This site is intended for health professionals only
Almost 5,000 EU nurses and midwives have left the Nursing and Midwifery Council (NMC) register in the last two years, the regulatory body has announced.
Figures published by the NMC today reveal that from a peak of 38,024 in March 2017, the number has dropped to 33,035 this year – a 13% reduction.
Just over half, 51%, of survey respondents who trained within the EU cited Brexit as one of their top three reasons for considering working outside the UK.
In the last year there has, however, been a surge in the number of nurses and midwives from outside the EU registering to work in the UK for the first time.
The NMC Register report revealed a 126% rise in registrants from outside the EU, from 2,724 in 2017/18 to 6,157 in 2018/19.
The upsurge in non-EU nurses has contributed to one of the biggest rises in overall numbers on the register in recent years, with around 8,000 more nurses and midwives registered compared to last year.
In total, there are now 698,237 nurses on the register, up from 690,278 in 2018.
There has also been an increase of around 5,000 registered UK-trained nurses, midwives and, in England only, nursing associates.
This is driven by 1,567 more joining the register, and a decrease in those leaving.
Of the 3,504 nurses and midwives who left the register between May 2018 and October 2018 and who were surveyed by the NMC, half listed retirement as the top reason for leaving.
This was followed by pressure including stress and resulting poor mental health (30%) and a change in personal circumstances (26%).
The figures follow changes to the NMC application process, including allowing nurses and midwives trained outside the EU to apply to work in the UK immediately after qualifying. Previously, they had to have worked for at least 12 months.
NMC chief executive Andrea Sutcliffe said that she was ‘delighted’ to see an increase in the number of nurses, midwives and nursing associates joining the register.
She continued: ‘It’s encouraging to know this is being driven by both UK trained and overseas professionals.
‘It’s clear the changes we’ve introduced – to make it more straightforward for those people with the right skills and knowledge to come and work here from abroad – are making a real difference.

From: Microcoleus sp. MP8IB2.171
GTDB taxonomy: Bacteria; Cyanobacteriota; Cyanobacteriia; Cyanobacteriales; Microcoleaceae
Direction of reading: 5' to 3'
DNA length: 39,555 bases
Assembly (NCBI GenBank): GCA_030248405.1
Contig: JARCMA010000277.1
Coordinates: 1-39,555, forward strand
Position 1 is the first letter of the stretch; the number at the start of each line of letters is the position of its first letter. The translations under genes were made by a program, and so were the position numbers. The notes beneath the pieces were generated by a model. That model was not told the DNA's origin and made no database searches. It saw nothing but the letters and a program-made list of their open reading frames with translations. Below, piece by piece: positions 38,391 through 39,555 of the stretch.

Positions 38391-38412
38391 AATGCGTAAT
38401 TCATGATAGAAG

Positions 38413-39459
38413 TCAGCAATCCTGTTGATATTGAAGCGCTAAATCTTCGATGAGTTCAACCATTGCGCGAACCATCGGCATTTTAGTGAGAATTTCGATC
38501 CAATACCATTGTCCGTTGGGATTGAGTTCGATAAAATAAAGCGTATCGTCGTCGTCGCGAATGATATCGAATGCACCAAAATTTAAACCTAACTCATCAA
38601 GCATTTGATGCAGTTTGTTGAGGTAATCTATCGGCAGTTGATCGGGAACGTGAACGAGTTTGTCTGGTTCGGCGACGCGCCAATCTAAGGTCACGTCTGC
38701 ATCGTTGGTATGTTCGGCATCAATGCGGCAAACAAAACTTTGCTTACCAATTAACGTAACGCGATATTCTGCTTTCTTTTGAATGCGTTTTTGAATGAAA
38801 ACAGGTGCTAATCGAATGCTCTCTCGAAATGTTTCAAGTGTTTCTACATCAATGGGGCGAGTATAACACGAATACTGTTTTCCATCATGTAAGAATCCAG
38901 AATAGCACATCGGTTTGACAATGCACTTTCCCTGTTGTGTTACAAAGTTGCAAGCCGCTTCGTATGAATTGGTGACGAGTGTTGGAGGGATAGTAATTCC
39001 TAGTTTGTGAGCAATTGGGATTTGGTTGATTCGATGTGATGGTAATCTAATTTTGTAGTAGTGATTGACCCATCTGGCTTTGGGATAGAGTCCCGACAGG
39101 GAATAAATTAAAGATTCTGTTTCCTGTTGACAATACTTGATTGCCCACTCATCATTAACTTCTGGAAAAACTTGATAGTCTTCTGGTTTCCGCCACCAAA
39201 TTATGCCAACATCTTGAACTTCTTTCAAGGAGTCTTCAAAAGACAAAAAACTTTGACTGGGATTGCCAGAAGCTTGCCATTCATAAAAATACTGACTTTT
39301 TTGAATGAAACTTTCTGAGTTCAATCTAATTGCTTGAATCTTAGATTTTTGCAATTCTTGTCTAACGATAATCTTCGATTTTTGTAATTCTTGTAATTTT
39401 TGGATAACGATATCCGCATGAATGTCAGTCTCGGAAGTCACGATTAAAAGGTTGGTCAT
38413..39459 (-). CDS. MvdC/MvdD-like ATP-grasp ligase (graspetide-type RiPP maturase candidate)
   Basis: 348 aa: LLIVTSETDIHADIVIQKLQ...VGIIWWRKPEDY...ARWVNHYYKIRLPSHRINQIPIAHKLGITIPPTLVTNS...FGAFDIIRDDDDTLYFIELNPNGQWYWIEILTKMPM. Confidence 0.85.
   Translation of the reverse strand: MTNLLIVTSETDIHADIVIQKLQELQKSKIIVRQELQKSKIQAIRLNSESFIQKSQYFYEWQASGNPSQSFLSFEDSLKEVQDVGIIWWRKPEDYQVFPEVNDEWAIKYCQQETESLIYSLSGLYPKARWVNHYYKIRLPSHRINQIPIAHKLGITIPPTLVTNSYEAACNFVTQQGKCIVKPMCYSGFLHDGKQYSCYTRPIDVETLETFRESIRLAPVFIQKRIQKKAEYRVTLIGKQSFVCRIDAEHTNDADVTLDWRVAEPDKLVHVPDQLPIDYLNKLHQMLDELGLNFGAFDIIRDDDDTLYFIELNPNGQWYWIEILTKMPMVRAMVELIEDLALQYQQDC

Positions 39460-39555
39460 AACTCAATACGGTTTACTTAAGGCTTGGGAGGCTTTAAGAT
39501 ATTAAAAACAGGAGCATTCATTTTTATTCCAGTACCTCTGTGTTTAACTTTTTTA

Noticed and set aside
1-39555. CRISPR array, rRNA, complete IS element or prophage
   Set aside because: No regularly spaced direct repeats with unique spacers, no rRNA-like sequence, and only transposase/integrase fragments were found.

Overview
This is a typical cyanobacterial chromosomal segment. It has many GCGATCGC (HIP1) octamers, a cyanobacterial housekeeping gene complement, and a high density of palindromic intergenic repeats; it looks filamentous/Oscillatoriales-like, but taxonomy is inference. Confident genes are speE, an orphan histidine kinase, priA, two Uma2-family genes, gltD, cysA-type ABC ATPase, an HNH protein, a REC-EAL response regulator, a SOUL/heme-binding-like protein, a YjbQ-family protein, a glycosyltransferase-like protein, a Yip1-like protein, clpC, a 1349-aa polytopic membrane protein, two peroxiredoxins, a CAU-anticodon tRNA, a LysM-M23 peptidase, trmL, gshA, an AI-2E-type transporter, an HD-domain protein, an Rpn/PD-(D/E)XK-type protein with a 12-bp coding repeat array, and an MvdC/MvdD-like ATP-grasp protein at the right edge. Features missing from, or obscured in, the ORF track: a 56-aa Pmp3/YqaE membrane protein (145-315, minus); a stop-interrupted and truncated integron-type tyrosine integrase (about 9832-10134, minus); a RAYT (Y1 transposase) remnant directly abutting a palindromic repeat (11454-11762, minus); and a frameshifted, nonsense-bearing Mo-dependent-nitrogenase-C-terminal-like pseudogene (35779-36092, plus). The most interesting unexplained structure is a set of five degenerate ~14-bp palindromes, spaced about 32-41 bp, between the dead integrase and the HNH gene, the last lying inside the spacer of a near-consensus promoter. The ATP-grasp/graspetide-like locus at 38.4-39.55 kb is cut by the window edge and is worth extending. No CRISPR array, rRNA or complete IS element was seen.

‘However, we only have to look at the well documented concerns around high vacancy and turnover rates that exist right across health and social care to know there’s a long way to go before we have all the people we need to ensure the best and safest care for everyone.
‘And while there has been a drop in the number of people leaving the register, our survey fires yet another warning shot – that the pressures nurses and midwives face are real and must be taken seriously if we are to properly attract, support and retain the workforce that we need now, and for the future.’
Royal College of Nursing chief executive Dame Donna Kinnair said: ‘Any boost to the register is good news but looking behind the headlines raises further concerns.
‘Politicians should be alarmed by the finding that almost one in three quit nursing because of intolerable pressure. They have abused the goodwill of nurses for too long and that dam is starting to burst.
‘The modest increases are not of the scale or kind needed to meet demand and the workforce crisis isn’t abating. It is inappropriate to rely on a steady stream of nurses from beyond the EU, which seems to be the plan in England in particular.
‘The official figures reveal a big net loss in European nurses, with fears over Brexit cited as the main reason for leaving and partly driving efforts to recruit from even further afield.
‘Every country of the UK needs a serious strategy for the domestic workforce to recruit, train and retain a new generation of nurses and have accountability set in law.’
A version of this story was first published on our sister publication Nursing in Practice.